Howard:

Google Places then went to Google Maps and that's different than Google Plus, right?

 

Jill:

Yes, Google Plus was something they were trying to compete with Facebook and make it a thing and it just didn't take off. They've tried 2 different times and it just never caught on. However, you could still post and you could still have circles of friends and it's still being used, but it's not as relevant.

 

 

When we blog for someone, we post it on Facebook and we'll even post it over on Google Plus, just because it's there and it's not costing anything additional. Who knows, maybe one day Google will get it rolling, so we figure it can't hurt to have it there.

 

Howard:

Now, what percent of the searches for a dental office do you think are on Google, as opposed to Bing or Yahoo or something like that? What percent would you guess?

 

Jill:

We think it's about 85 percent.

 

Howard:

Then, who would be number 2, Bing or Yahoo?

 

Jill:

I believe Yahoo's actually above Bing, but they both have a very small market. Then, there is just that handful of little one-off search engines that are out there that I couldn't even tell you the names that exist.

 

Howard:

Do you know what my first search was on?

 

Jill:

What?

 

Howard:

You won't even remember it, AltaVista.

 

Jill:

Oh, my gosh, I do remember that. That's a long time ago.

 

Howard:

Yeah, I always thought Microsoft should buy Yahoo. Isn't that a no-brainer? It's like Disney buying Pixar. If 85 percent of your searches are in Google, some people believe you just need to be in all of Google's properties. It should help that you have a Google email address, as opposed to an AOL or Yahoo or MSN. You should be on Google Plus, that if you're using all kinds of more Google stuff, then at the end of the day that might help your SEO. True or false?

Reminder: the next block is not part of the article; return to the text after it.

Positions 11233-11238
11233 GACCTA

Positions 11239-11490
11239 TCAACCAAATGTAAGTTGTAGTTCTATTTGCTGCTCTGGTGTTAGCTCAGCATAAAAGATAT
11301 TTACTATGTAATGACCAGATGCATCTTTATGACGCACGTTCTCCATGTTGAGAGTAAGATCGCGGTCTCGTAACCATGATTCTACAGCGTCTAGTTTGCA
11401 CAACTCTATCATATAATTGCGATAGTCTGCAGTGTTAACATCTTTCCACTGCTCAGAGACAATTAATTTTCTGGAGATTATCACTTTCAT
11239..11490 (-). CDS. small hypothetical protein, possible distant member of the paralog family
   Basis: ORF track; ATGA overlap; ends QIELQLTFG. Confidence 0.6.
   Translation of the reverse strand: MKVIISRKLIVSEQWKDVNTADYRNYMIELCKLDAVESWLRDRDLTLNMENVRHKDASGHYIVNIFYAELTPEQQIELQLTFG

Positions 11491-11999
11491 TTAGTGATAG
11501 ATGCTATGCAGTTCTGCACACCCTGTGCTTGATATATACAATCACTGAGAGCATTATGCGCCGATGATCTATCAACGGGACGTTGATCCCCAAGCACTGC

Jill:

I think that's false. I think what type of email you use doesn't impact search. I do think, though, the Google Plus, you should at least have a profile, as well as all the other directories, Yahoo and things like that. You want to be represented on all of them, but I don't think it's, "Okay, I'm going to do everything Google."

 

 

However, when deciding what type of guidelines we follow, we do take our cue from Google, because everybody seems to follow what they do and there's a reason they're doing it. It seems to make sense and the others usually aren't going to go an opposite direction, as far as search results.

 

Howard:

Like I said, I don't use this, so I don't know enough to ask the question, but some people use what they call a "Hootsuite." When they make a post somewhere, it kicks it out on Twitter and other places. Have you heard of that?

 

Jill:

Yes, and there's actually 4 or 5 different companies that do that and different industries have different companies that do that. I haven't seen a whole lot of value. People get sold on the automatic nature of it. I really believe writing it, having it on your own site versus putting it on somebody else's property and then manually posting it is really your best way. People love to think technology is going to replace the human aspect of things and it doesn't. Every time they're trying to come up with an automatic way for things to happen to cut corners, people get smart and they change the rules again.

 

Howard:

Another thing is, you see all these people spending all this time posting on Facebook and they don't even have a blog on their deal. My favorite joke is that if you want to make money with Facebook, delete your account.

 

Jill:

I agree with you. You notice, I have that on the top. I think, for dentistry at least, it doesn't work. I think Facebook ads don't work for dentists. I think it works great for other industries, but it's not going to help you. Having that website and the blog, that's the core. That's the key, right there.